Chegg's e-textbooks are readable on the Web for desktop or via Chegg's apps for for iOS and Android. It will even give you seven days of reading the e-textbook version of a physical book you've purchased, while you wait for delivery. Chegg carries books from McGraw-Hill, Cengage, Pearson, Elsevier, and Wiley, to name a few. It also hosts regular scholarship giveaways/contests for eligible students and provides tutors via text, audio, and video, to help with "homework" and assist in find internships.
VitalSource (formerly CourseSmart) has a great selection of mobile apps and desktop options, a big selection that encompasses 90 percent of the core books used in higher ed, and prices up to 70 percent lower than the print versions when renting. The apps allow you to read offline, and most e-textbooks look identical to the print versions. CourseSmart was originally co-founded by major textbooks makers Cengage, McGraw-Hill, Pearson, MacMillan, and John Wiley & Sons then integrated with the learning management systems at over 100 institutions. It was actually bought by Vital Source Technologies (thus the name change), which is itself owned by Ingram Content Group, which is working with Chegg.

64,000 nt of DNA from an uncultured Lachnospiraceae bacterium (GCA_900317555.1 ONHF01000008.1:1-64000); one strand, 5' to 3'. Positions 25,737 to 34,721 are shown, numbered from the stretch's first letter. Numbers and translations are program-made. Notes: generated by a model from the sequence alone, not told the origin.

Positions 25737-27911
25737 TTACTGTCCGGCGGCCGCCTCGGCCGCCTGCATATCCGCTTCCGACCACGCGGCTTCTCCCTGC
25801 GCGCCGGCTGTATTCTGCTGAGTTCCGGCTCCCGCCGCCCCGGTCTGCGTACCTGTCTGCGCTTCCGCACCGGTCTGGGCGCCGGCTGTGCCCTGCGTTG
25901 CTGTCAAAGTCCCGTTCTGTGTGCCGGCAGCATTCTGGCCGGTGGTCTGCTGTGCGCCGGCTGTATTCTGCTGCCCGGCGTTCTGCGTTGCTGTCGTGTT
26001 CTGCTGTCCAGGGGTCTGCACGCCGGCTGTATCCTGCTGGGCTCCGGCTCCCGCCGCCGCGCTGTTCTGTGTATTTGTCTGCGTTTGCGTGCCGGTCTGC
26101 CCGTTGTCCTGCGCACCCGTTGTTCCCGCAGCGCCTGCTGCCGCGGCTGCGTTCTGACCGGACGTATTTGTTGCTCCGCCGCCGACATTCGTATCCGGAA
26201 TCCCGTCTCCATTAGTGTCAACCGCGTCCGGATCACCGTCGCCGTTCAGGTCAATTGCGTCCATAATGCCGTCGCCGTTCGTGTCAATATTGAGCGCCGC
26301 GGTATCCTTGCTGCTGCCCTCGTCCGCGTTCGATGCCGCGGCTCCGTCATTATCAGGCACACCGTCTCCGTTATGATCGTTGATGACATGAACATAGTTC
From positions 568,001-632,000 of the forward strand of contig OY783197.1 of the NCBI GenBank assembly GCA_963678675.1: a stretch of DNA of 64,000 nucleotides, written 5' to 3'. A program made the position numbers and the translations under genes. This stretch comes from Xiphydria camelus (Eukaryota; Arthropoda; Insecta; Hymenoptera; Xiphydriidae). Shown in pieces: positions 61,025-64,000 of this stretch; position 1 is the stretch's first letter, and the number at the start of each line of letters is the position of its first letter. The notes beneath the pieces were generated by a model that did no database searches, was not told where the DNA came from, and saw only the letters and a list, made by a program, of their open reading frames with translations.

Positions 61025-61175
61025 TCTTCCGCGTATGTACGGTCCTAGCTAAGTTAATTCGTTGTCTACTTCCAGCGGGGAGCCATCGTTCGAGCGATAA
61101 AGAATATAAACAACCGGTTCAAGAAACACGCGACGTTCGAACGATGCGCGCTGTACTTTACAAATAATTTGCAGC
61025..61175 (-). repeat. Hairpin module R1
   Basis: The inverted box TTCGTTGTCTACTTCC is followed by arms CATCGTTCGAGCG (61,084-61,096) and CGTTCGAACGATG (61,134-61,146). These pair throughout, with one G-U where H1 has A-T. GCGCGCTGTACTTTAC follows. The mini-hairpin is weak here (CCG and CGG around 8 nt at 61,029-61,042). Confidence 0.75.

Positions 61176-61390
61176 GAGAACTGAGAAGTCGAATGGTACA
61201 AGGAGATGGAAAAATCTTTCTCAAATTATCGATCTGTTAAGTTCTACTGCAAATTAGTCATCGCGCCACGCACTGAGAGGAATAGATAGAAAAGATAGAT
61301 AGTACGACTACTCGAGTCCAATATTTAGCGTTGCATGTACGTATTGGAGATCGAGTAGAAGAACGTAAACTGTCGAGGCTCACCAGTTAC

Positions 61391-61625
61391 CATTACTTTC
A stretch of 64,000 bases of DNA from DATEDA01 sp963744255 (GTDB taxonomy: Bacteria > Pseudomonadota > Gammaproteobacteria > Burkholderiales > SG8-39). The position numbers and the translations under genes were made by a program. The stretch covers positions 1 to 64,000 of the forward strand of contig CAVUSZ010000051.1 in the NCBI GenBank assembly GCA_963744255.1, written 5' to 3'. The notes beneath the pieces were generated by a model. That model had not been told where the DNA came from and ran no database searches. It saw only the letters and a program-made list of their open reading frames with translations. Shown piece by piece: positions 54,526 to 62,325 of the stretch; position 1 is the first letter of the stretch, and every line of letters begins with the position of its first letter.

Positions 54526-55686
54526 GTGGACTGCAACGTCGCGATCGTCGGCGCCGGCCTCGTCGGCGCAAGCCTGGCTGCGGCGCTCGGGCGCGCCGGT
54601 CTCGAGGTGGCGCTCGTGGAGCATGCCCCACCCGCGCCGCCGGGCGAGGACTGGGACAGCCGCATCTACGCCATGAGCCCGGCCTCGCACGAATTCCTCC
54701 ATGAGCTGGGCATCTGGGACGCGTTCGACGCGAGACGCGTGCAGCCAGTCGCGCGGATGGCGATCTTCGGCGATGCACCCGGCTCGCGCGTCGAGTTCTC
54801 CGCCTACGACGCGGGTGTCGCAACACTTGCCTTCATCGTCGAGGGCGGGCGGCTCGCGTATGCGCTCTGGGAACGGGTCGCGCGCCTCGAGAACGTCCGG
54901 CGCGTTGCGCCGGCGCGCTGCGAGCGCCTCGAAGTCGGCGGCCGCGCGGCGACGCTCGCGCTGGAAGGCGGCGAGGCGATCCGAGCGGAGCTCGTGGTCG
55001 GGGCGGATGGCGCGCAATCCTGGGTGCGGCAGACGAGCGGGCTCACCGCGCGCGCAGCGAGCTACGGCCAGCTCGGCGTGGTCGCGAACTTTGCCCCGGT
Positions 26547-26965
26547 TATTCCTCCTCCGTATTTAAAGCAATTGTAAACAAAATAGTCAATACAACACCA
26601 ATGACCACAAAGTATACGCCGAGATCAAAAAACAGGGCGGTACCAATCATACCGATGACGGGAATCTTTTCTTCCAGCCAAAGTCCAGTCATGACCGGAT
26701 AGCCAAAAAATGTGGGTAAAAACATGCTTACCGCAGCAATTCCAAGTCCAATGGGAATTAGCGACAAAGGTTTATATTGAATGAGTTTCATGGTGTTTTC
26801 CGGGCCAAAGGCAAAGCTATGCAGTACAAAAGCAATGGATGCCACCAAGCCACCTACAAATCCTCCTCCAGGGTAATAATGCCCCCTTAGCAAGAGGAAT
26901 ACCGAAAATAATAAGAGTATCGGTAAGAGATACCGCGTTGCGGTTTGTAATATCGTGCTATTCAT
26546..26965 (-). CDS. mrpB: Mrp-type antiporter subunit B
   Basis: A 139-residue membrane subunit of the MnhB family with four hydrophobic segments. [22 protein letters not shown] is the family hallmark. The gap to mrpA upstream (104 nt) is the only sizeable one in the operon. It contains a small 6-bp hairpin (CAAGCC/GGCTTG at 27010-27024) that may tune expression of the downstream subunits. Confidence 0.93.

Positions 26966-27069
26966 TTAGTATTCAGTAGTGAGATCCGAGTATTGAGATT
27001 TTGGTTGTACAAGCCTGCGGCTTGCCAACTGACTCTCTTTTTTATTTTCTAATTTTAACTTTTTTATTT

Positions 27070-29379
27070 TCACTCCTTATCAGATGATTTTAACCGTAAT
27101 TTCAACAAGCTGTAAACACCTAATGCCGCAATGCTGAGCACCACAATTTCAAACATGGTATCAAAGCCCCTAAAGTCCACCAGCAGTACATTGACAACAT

Intel Education Study
Intel Education was founded to push technology into classrooms; it's no wonder it bought Kno in 2013 to help push a digital content library of 200,000 titles, all priced 30 to 50 percent lower than print. Now fully renamed Intel Education Study, it started out trying to make tablets for schools, but now concentrates on software with apps for iOS, Android, Windows, and the Web. Texts have full interactivity and social features, plus learning aids like quizzes and flashcards available. Houghton Mifflin Harcourt is a publishing partner.
With the best URL ever for selling textbooks, both print and digital, Textbooks.com is clear when it says "we do one thing and one thing only—textbooks." It offers free shipping on orders of $25 and over, claims a warehouse of 20 million new and used tomes, 30-day return policy, book buy-backs a plenty, and something called "50 percent cash back books" where some texts you buy will always get you at least half the amount at buy-back when the semester is over. That goes for print and e-textbooks. They also promise you'll be able to read it on any device, be it phone, tablet, laptop, or desktop, using readers created by Textbooks.com or others.